Pets and Babies: Adjusting Your Pet to Your New Baby
Having a new baby is a very transitional time in any woman’s life and is also a period of adjustment in terms of career, physical and mental health as well as relationships. While a lot of attention is often paid to the effect of new motherhood on relationships with partners, family and friends, there is also a period of adjustment for pets. If you have had a pet prior to becoming a parent, care will need to be taken to ensure that they are able to adjust to your new life as well. Because your pet will reside in the same space as your child, some steps should be taken to ensure adjustment:
1. Consult a Doctor: Before your baby arrives, it would be best to speak to both a pediatrician and a veterinarian. A pediatrician will be able to advise you on what practices are best for your baby and which could be potentially harmful. For example, pets with fur might need to be kept away from babies due to possible allergies. A doctor might also recommend a time period to wait before interaction with a newborn and a pet should be allowed. A veterinarian will be able to advise you on the specific pet or breed you have and how to proceed. Some pets are known to be a safety hazard for small children while some are known to not be. A veterinarian will be able to advise you on the handling of pet fur, toys, waste and so on to ensure that your home is conducive for your baby.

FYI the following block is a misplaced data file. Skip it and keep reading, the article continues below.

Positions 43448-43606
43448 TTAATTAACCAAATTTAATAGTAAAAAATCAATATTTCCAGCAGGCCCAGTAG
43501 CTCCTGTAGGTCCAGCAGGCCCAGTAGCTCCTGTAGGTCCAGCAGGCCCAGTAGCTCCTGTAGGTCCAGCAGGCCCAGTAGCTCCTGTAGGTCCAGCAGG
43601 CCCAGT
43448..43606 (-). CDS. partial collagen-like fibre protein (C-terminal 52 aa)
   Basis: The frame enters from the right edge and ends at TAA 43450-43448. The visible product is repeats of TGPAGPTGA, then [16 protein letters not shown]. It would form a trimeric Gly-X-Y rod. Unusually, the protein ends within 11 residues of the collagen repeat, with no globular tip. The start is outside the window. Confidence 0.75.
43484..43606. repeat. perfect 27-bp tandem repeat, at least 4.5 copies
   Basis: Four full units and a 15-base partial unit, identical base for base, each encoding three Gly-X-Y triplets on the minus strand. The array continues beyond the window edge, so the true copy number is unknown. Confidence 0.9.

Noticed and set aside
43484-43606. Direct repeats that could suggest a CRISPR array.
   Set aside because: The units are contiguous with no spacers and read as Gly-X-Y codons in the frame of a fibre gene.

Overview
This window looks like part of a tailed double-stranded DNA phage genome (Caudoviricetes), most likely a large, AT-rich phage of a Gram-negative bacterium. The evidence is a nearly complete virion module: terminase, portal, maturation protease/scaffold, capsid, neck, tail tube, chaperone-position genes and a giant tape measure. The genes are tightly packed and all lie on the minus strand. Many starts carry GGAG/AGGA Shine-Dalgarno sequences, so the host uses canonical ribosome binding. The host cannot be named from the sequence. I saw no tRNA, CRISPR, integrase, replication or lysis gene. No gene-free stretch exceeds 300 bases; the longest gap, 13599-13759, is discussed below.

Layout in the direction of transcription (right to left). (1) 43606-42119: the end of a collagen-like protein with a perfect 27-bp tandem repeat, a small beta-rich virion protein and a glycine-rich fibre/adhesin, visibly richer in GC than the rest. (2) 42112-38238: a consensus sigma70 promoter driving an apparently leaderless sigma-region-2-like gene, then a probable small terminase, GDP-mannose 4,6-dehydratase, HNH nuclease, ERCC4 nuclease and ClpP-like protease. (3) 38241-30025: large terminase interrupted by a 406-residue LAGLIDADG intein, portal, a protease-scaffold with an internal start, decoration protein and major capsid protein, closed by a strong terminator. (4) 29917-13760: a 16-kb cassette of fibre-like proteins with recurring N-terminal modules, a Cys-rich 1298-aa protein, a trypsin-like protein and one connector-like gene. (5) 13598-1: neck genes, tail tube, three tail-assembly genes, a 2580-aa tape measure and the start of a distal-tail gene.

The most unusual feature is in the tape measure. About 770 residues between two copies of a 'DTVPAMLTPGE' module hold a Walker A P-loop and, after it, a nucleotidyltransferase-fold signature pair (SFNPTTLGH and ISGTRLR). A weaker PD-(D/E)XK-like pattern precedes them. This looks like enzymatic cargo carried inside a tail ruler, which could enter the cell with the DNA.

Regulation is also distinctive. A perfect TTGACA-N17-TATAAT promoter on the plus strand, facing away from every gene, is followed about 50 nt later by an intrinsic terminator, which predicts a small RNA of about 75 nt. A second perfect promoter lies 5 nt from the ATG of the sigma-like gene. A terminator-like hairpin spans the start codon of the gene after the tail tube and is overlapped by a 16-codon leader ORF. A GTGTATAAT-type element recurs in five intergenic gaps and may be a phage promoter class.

2. Define Boundaries: After guidelines have been prescribed by both your pediatrician and veterinarian, it is up to you to secure your home for your baby, preferably before you give birth. This includes creating pet-free zones if you intend to keep your pet and child separated and putting barriers in place to prevent wandering by the pet. You should also look into keeping things such as pet food and toys out of the reach of your baby and deciding ahead of time when and under what circumstances tour baby and pet will be allowed to interact. Having these set up and decided upon ahead of time will save you a world of worry moving forward.
3. Initiate Contact: if and when you are comfortable with your pet interacting with your baby, you should make sure that this is done under careful supervision. This might include short, supervised interactions that increase as the child gets older. Make sure that an adult is watching the child and that they are not left alone with the pet until you feel confident. As your child gets older, they should be taught proper behavior when interacting with pets and safety measures such as not putting hands in the mouths of dogs and so on.
Navigating a new household structure with both a child and a pet can be tricky but with the right foresight and planning, it can be executed for the good of all. Follow the above steps to adjust your pet to your child.